Meet the Radical Brownies

A Oakland girls’ troop is inspired by the Girl Scouts ... and the Brown Berets.

Aviana Willis

A Radical Brownies meeting on Jan. 18, 2015 at Movement Ink, a social-justice-themed screen printing shop in Oakland, California. (Radical Brownies)

When Anayvette Martinez’s daugh­ter, a fourth grad­er, want­ed des­per­ate­ly” to join a girls’ troop like the Girl Scouts of Amer­i­ca, it gave Mar­tinez an idea.

Instead of camping or selling cookies, these Brownies participate in protests and marches.

I saw the need for a group that would empow­er and encour­age her to form bonds of sis­ter­hood with oth­er girls in her com­mu­ni­ty,” wrote Mar­tinez on Face­book. I began to imag­ine what a rad­i­cal young girl’s social jus­tice troop looked like; a group that cen­tered and affirmed her expe­ri­ences as a beau­ti­ful and bril­liant brown girl against so many soci­etal pres­sures to con­form to main­stream ideals of girlhood.”

Mar­tinez enlist­ed the help of a friend, Mar­i­lyn Hollinquest, and the result was the Rad­i­cal Brown­ies: an Oak­land, Cal­i­for­nia-based, social-jus­tice-focused girls’ troop. Its mis­sion: to empow­er young girls of col­or so that they step into their col­lec­tive pow­er, bril­liance and lead­er­ship in order to make the world a more rad­i­cal place.” 

The group takes its name from the junior divi­sion of the Girl Scouts, but is unaf­fil­i­at­ed. Instead of camp­ing or sell­ing cook­ies, these Brown­ies par­tic­i­pate in protests and march­es, car­ry­ing #Black­Lives­Mat­ter ban­ners and wear­ing small brown berets to pay homage to the Brown Berets and the Black Panthers.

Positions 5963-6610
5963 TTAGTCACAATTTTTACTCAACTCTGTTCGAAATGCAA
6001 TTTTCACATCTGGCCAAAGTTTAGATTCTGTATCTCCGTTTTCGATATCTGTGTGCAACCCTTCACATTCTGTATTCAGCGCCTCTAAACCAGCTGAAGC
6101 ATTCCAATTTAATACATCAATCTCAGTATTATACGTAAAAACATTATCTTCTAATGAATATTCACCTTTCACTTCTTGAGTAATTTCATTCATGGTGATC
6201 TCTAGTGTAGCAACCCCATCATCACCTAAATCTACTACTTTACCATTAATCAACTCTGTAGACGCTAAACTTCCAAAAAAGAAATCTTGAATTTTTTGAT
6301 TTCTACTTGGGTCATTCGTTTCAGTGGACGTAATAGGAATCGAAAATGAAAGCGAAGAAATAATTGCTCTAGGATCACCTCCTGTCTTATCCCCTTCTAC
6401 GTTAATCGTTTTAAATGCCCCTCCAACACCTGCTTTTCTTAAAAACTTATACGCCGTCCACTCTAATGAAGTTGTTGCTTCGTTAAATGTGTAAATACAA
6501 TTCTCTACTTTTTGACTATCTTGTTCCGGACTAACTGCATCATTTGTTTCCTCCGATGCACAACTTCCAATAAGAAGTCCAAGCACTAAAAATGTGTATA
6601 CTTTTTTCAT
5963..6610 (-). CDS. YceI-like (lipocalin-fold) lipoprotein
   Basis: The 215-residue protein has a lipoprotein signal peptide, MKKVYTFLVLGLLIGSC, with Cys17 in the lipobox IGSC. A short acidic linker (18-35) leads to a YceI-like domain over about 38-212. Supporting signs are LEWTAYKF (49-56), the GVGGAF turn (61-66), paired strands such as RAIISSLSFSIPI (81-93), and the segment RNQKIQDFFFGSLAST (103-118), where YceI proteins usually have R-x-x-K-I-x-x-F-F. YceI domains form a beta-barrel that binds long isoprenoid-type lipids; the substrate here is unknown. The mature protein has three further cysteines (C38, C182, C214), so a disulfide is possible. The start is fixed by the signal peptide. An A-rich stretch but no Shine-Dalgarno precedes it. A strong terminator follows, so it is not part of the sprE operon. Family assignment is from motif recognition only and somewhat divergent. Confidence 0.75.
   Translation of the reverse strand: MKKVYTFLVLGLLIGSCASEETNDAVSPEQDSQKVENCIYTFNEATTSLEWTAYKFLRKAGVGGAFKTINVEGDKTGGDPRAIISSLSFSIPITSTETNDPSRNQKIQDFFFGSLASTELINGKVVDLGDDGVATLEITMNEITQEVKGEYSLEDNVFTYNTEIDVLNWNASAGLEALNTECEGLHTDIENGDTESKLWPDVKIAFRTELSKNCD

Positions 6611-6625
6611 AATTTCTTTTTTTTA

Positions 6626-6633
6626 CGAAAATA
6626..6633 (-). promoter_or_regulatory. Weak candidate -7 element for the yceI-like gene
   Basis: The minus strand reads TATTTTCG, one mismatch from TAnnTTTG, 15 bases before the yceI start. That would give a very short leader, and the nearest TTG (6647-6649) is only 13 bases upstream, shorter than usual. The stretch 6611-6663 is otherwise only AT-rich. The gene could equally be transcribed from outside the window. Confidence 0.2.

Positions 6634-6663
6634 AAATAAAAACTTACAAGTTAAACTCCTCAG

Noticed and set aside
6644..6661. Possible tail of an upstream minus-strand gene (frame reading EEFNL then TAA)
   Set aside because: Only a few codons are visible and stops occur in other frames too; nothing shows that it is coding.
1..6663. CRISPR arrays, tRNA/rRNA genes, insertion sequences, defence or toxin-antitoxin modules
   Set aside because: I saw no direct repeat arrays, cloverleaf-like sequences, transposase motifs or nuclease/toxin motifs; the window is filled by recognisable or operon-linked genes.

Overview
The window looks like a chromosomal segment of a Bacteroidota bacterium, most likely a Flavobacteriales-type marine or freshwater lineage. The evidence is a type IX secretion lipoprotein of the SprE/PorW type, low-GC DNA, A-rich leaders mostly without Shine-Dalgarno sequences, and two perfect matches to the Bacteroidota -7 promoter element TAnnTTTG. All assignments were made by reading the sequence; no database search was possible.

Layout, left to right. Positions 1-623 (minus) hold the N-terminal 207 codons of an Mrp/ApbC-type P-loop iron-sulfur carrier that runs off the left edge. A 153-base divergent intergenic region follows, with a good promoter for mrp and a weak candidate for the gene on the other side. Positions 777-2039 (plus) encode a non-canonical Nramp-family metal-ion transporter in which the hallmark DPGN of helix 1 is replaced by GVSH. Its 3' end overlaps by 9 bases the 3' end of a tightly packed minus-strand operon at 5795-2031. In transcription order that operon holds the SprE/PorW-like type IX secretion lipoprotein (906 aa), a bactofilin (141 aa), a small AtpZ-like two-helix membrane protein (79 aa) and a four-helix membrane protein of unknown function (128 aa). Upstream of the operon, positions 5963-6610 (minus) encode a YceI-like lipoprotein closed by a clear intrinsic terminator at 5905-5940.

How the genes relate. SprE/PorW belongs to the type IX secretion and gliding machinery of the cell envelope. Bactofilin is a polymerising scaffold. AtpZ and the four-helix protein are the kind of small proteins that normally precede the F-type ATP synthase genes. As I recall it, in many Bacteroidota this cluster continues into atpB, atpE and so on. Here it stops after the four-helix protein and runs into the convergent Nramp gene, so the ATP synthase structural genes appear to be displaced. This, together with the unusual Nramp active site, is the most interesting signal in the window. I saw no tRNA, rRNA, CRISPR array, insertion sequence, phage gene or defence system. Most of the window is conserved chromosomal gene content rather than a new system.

The found­ing chap­ter has 12 mem­bers, all girls of col­or, ages 8 to 11. At the first meet­ing, in late 2014, the girls dis­cussed what the word rad­i­cal” meant to them. They decid­ed it was “[being a] fierce com­mu­ni­ty advo­cate,” Hollinquest told PBS.

Mar­tinez and Hollinquest are both queer women of col­or with a back­ground in child devel­op­ment. Togeth­er they cre­at­ed a cur­ricu­lum for the Brown­ies that weds cel­e­brat­ing diver­si­ty with social action. Girls can earn cus­tom-made badges like the rad­i­cal beau­ty badge, the food jus­tice badge, the rad­i­cal self-love badge or the LGBT ally badge.

The lead­ers plan to intro­duce more chap­ters and expand to include girls of all back­grounds. They’ve already met their first big goal: get­ting loud­er. The Brown­ies recent­ly announced that they had raised enough mon­ey on Face­book to buy two megaphones. 

Aviana Willis is a Fall 2014 edi­to­r­i­al intern.
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